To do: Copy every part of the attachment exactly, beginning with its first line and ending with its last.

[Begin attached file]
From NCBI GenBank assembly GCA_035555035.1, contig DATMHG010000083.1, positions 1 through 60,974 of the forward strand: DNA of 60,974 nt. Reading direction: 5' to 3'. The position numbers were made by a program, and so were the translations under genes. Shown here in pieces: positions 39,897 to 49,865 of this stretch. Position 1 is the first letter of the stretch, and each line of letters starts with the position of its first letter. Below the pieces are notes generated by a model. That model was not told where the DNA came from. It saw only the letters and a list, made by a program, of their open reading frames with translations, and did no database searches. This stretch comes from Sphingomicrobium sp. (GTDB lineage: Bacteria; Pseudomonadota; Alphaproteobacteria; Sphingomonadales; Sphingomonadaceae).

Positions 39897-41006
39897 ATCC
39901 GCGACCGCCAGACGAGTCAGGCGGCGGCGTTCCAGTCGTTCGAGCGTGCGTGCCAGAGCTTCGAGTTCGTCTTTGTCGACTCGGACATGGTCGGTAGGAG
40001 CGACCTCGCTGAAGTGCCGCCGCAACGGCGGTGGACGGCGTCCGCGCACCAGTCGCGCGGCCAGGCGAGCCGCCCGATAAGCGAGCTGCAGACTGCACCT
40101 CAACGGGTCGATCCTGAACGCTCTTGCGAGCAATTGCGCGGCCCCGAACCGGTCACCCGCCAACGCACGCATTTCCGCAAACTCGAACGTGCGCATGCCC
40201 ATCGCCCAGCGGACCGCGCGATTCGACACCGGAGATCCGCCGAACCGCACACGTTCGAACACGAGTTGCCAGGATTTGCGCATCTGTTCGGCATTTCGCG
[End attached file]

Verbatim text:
From NCBI GenBank assembly GCA_035555035.1, contig DATMHG010000083.1, positions 1 through 60,974 of the forward strand: DNA of 60,974 nt. Reading direction: 5' to 3'. The position numbers were made by a program, and so were the translations under genes. Shown here in pieces: positions 39,897 to 49,865 of this stretch. Position 1 is the first letter of the stretch, and each line of letters starts with the position of its first letter. Below the pieces are notes generated by a model. That model was not told where the DNA came from. It saw only the letters and a list, made by a program, of their open reading frames with translations, and did no database searches. This stretch comes from Sphingomicrobium sp. (GTDB lineage: Bacteria; Pseudomonadota; Alphaproteobacteria; Sphingomonadales; Sphingomonadaceae).

Positions 39897-41006
39897 ATCC
39901 GCGACCGCCAGACGAGTCAGGCGGCGGCGTTCCAGTCGTTCGAGCGTGCGTGCCAGAGCTTCGAGTTCGTCTTTGTCGACTCGGACATGGTCGGTAGGAG
40001 CGACCTCGCTGAAGTGCCGCCGCAACGGCGGTGGACGGCGTCCGCGCACCAGTCGCGCGGCCAGGCGAGCCGCCCGATAAGCGAGCTGCAGACTGCACCT
40101 CAACGGGTCGATCCTGAACGCTCTTGCGAGCAATTGCGCGGCCCCGAACCGGTCACCCGCCAACGCACGCATTTCCGCAAACTCGAACGTGCGCATGCCC
40201 ATCGCCCAGCGGACCGCGCGATTCGACACCGGAGATCCGCCGAACCGCACACGTTCGAACACGAGTTGCCAGGATTTGCGCATCTGTTCGGCATTTCGCG